When I chose to return to some of the towns of the Midlands and the North to understand the reasons behind Brexit, through struggling ex-industrial towns like Barnsley and Wakefield, the slowly recovering cities of Nottingham, Sheffield and Liverpool, increasingly dependent on higher education, or the more bustling metropolis of Manchester, Brexit was the first topic of conversation.
Whether the person I spoke with was either for or against—and it was rare that I encountered anyone who had since changed their minds, mirrored by an Opinium survey still polling 52/48 support in mid-August—there was an underlying premise that the vote had indicated rather than initiated an underlying chasm between London, where economic and political power remains concentrated, and the rest of the country. In the Midlands and the North some felt their communities had been left behind.
“We used to make things,” said Steve in Derby, as he discussed the city’s industrial history. Employed in plastics manufacture since leaving school, he had grown up with an abundance of work, rising wages, and affordable housing and could enjoy relative prosperity as he approached retirement. But for his children things are more precarious, at times relying on their parents for support with rent.
“It’s the young ones I feel sorry for,” says Jan, a school dinner-lady in Middlesbrough, whose two children have left the city for work down South. “There’s nothing for them.” Local work in ship-building, chemicals and steel has long gone, leaving behind communities where food banks and generational unemployment are no abstract concepts. There has been little exit strategy to rebuild these areas, beyond what Will Davies calls a “shadow welfare state” of low-paid service work subsided by tax credits, and the shift of some government services to struggling cities beyond the capital.
Southwick’s residents live and die around 20 years younger than their counterparts in Kensington and Chelsea. They get ill younger and more often, physical and mental health problems intersecting, often amplified by strains in social care or poor preventative health provision. It is one of many ex-industrial areas that returned a high Brexit vote.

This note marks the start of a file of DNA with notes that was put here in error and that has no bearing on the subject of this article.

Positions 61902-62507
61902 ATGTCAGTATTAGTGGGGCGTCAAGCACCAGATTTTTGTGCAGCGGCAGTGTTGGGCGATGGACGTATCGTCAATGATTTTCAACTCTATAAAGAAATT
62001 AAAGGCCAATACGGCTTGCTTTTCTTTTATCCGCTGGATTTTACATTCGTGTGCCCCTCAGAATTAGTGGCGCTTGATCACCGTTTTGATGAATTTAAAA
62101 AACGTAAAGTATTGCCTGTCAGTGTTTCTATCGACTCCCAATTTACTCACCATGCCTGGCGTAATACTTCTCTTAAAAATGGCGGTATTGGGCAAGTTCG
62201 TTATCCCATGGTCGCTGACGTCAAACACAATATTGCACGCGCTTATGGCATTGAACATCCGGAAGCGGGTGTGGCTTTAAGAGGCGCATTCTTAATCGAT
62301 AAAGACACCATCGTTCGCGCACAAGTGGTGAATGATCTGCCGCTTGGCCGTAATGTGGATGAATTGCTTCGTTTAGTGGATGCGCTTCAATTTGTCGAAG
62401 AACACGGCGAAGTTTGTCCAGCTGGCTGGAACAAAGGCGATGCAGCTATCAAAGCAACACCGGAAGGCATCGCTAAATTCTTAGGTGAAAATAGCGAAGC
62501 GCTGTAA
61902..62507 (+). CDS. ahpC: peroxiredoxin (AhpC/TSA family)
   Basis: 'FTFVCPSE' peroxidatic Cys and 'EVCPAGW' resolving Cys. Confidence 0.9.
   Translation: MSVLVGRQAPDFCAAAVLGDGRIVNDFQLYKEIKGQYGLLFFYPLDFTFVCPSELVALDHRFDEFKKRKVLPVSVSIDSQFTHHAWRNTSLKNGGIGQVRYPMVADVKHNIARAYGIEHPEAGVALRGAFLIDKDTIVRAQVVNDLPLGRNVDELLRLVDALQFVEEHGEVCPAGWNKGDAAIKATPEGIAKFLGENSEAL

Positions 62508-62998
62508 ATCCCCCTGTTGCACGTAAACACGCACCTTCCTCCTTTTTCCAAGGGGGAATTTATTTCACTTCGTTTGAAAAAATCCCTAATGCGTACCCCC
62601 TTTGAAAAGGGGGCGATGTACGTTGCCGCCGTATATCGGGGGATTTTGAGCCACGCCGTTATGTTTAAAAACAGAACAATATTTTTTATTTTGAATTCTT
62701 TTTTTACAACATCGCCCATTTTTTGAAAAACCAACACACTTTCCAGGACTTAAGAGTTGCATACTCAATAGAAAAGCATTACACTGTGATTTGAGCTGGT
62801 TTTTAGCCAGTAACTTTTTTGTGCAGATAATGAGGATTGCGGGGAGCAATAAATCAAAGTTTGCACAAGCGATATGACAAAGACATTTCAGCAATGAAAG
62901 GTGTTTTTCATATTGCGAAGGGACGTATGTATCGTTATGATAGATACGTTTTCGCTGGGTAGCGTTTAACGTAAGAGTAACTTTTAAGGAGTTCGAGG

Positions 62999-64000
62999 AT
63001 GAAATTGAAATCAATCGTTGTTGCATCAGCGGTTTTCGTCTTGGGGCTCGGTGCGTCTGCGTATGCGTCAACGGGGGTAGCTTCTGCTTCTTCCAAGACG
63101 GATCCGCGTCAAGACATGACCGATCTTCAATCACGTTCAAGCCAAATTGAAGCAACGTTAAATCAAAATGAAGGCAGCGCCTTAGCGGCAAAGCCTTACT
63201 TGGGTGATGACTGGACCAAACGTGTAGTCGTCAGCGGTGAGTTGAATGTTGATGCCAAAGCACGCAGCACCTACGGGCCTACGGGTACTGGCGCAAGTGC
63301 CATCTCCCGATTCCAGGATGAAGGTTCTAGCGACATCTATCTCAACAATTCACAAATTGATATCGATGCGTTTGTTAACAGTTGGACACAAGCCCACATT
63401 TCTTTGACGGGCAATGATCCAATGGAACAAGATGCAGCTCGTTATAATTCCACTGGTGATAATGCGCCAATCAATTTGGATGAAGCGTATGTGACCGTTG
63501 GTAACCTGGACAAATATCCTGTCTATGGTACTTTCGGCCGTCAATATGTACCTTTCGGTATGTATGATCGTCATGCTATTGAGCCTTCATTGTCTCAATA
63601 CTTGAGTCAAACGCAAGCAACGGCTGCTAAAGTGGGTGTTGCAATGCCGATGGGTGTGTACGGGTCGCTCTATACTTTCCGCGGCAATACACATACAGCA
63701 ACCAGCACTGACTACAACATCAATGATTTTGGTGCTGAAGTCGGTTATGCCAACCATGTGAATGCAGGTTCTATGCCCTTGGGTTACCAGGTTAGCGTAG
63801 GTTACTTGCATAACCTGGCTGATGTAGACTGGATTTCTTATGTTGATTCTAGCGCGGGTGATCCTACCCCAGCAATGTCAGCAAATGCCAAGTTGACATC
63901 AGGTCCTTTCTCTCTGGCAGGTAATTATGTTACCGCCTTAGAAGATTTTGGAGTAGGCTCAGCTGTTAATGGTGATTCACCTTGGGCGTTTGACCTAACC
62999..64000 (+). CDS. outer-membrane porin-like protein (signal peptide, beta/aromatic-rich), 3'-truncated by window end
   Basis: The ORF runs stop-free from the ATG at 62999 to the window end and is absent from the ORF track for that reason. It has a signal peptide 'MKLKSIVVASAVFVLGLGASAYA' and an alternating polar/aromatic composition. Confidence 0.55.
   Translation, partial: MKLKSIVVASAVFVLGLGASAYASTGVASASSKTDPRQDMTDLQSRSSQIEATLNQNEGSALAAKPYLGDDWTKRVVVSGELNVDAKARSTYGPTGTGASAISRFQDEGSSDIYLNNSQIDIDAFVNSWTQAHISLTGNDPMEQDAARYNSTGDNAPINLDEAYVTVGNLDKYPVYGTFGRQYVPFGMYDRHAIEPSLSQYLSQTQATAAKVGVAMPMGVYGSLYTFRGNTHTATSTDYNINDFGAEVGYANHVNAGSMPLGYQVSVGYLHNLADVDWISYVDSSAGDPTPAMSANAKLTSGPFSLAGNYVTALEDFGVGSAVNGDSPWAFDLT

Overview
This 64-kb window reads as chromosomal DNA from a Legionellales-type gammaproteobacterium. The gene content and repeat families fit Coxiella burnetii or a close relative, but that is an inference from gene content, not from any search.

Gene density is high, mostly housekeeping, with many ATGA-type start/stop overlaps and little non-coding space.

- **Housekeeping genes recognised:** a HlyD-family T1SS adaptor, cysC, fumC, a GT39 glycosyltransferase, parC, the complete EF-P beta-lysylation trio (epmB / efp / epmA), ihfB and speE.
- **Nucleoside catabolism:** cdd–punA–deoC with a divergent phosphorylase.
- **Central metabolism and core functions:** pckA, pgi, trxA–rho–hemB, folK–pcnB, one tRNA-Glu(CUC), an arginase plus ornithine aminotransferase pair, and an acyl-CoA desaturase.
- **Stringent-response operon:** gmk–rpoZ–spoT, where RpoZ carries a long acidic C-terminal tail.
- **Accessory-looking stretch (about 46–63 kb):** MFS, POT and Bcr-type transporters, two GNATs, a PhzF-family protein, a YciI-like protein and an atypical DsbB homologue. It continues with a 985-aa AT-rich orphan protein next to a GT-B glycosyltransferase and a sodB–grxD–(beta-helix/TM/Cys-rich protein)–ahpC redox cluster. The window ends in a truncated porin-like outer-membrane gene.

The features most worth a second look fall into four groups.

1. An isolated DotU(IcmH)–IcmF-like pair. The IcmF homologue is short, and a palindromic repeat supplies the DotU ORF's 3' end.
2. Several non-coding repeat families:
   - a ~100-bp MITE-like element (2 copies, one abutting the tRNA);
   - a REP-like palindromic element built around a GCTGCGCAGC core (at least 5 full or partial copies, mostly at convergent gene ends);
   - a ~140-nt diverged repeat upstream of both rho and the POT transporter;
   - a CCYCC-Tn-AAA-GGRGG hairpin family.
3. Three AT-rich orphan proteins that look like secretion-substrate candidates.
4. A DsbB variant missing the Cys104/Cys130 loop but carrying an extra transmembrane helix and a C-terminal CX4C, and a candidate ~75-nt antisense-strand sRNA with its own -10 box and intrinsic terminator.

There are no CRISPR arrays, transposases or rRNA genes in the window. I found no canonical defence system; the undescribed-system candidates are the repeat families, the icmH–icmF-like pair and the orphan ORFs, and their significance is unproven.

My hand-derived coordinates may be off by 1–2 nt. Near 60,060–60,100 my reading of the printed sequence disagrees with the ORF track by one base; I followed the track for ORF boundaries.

“It was a way of life,” echoes Rhonda in Pendeen, Cornwall, describing how work in mining and fishing had plummeted in recent times, outcompeted overseas—another victim of globalization. “A generational thing, father and son.” Cornwall has poverty levels similar to the Northeast, and would also return a high vote for Brexit. In all cases, generations of communities feel displaced and abandoned. They sought to make their voice heard using the one means presented to them. Though disappointed by the scale of the support for Brexit, I was not surprised by it. Reading through Island Story, I see many of the causes behind the vote.
In a recent damning assessment of the impact of welfare benefits changes on the poorest, Jeremy Seabrook writes that communities were “not allowed to grieve” for the loss of industries and ways of life attached to them: skilled and stable trades that afforded a consistent income and dignity of labor, as well as a collective identification by which a community or town was associated with a particular commodity.
I found it common to hear of towns spoken of in the past tense, through what they once made: Bradford was textiles, Barnsley coal, Sheffield steel, Nottingham bicycles, Boots the chemist, and cigarettes, and so on. Though interviewing people in the West Midlands, Seabrook’s linkage of the psychological and the economic reflects journalist Mary O’Hara’s own findings that “austerity was generating social and economic schisms faster than they could be tracked, never mind adequately countered.”
Poor People Cost More
As Theresa May’s government distances itself from the austerity policies of its predecessor, the question becomes how will it deal with the increasing numbers of the working poor. A narrative of strivers versus shirkers is increasingly tenuous and unpalatable. Poverty now costs the UK £78 billion a year, according to a recent report by the Joseph Rowntree Foundation. The figure includes £29 billion in treating health conditions associated with poverty, with the remainder divided among education, policing, social care and housing.